Wednesday, 24 August 2011

Pattern matching as an optimisation method, and a means of insight

One feature of Haskell that I particularly like is its pattern-matching scheme. To route code down the correct codepath, Haskell uses pattern matching against data types and values, instead of extensive flow-control statements. This makes the code much simpler to read, as your code merely concerns itself with calling the correct functions, with the correct handler cases, and the underlying Haskell compiler deals with the flow-control minutiae.

I've increasingly found myself using a similar approach in C++ and HLSL using features such as polymorphic functions. A good example comes from optimisation: frequently, you find cases in the code where someone has written a "kitchen sink" function. This function internally handles many cases, and accordingly takes many parameters.

Frequently, many of these parameters are called with specificliteral values or constants. For example, many parameters may be zero which disable entire codepaths inside the function. For me, this is a bad code smell. But why? Many people would argue that since the code is branched away, what's the big deal? Especially if it means we can have just one definition of a function. Well, branches are very expensive on modern processors. On contemporary consoles, a floating point branch can yield a 27-cycle penalty. Not to mention all the preamble and branch set-up code.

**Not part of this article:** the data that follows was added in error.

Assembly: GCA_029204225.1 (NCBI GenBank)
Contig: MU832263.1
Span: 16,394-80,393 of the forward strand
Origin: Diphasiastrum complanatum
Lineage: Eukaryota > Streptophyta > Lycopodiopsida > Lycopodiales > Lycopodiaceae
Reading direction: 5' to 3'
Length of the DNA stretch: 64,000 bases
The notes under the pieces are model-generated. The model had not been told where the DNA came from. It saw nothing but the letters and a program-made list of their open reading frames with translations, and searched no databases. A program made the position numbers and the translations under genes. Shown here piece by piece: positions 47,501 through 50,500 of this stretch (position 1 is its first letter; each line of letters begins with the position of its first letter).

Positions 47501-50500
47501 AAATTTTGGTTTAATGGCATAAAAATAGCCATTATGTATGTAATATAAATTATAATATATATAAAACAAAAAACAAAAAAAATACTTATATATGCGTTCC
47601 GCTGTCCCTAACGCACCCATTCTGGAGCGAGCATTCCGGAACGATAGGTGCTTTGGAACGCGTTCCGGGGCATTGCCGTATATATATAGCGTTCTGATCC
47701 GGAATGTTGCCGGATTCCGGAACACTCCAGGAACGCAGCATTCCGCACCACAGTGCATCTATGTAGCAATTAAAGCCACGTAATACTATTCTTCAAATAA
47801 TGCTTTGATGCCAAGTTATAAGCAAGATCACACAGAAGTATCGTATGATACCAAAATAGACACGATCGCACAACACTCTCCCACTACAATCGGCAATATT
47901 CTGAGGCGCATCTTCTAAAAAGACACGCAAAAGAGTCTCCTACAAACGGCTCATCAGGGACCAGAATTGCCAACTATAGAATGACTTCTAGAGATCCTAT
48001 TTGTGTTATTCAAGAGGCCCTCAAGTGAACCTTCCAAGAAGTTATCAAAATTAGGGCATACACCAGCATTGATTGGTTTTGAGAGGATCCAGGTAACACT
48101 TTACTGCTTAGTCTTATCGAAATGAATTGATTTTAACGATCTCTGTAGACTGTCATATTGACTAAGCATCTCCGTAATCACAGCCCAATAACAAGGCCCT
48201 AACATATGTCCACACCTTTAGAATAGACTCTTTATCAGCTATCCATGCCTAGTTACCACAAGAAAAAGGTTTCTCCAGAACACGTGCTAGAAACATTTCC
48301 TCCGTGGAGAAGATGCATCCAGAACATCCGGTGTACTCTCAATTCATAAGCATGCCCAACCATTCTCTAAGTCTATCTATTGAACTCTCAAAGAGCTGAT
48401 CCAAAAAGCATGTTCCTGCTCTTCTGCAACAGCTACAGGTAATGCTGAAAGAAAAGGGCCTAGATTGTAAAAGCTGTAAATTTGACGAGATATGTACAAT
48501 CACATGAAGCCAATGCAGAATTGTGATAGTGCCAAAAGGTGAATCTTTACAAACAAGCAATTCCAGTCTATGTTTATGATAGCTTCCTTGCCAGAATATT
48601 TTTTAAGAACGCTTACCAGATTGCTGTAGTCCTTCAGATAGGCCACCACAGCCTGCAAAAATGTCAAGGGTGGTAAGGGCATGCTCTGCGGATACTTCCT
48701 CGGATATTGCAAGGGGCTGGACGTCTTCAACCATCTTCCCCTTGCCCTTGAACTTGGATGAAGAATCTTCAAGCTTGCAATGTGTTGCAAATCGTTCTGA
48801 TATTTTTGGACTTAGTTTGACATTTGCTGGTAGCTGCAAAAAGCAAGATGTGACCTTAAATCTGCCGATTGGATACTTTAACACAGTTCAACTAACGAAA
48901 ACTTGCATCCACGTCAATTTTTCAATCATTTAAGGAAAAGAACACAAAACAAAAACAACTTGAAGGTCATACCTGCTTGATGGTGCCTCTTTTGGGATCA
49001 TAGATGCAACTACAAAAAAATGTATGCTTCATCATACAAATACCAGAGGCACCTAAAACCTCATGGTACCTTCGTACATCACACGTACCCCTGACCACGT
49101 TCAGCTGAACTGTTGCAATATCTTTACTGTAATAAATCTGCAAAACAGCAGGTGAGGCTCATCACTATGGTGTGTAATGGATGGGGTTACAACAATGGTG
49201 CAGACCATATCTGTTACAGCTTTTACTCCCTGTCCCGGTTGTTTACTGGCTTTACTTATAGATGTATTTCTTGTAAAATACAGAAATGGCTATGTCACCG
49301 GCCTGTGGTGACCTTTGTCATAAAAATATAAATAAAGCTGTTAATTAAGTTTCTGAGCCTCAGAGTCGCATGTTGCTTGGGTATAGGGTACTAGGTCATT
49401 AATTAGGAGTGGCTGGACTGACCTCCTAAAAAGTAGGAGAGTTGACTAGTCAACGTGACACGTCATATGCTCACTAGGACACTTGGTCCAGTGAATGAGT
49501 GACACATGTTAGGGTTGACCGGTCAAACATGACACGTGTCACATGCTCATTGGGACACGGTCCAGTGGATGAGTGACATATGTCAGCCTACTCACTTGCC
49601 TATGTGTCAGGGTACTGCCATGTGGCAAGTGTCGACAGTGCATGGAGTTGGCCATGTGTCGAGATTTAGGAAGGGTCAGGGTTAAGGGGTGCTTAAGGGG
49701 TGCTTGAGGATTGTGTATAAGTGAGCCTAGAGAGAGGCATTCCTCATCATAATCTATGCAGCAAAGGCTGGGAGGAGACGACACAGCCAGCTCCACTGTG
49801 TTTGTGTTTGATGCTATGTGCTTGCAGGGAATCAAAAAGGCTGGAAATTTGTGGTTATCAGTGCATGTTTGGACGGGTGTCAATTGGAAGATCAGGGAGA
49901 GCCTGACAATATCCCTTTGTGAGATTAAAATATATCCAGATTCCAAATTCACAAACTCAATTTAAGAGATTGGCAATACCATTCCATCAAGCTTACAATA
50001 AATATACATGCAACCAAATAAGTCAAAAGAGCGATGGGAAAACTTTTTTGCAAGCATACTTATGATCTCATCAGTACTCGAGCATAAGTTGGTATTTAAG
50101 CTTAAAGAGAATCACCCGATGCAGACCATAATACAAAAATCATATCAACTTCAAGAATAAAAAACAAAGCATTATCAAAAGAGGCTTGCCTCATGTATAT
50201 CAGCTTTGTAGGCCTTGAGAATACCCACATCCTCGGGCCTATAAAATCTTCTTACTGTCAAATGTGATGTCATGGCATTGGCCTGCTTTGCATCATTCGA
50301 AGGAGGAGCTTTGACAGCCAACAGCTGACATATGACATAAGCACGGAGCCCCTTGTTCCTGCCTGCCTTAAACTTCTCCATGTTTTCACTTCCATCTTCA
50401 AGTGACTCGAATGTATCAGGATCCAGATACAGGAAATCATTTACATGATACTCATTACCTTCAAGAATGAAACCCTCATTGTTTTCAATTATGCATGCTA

I've therefore found myself increasingly providing multiple specialised versions of these functions, which omit some of the parameters that are permanently called with 0.0f or 1.0f and tailoring the code accordingly. Obviously this saves a lot of needless computation, branching and I$ misses.

What's interesting about this approach is that once you've performed a few of these refactorings, you start to expose patterns in the code and its structure that you previously were unaware of. You may find that your major axis of variation lies not in your chosen object hierarchy composition, but elsewhere. You may have a multitude of objects that add little value at a higher level, but now a large set of lower level functions that process the objects differently. Sometimes it makes more sense to structure and divide your code along the lines of what processing it does, not what you think the object "is", as that is the greater source of variation.

1 comment:

  1. I do most of my coding in C# these days, which while an imperative language like C/C++/Java, it does now have a lot of functional elements, including closures, lambda support and passing functions. After learning a little Haskell/Lisp/F#, I find myself drifting toward that approach as well, leaving most of my objects as simple DTOs and just sending them through different processes. It feels a lot cleaner.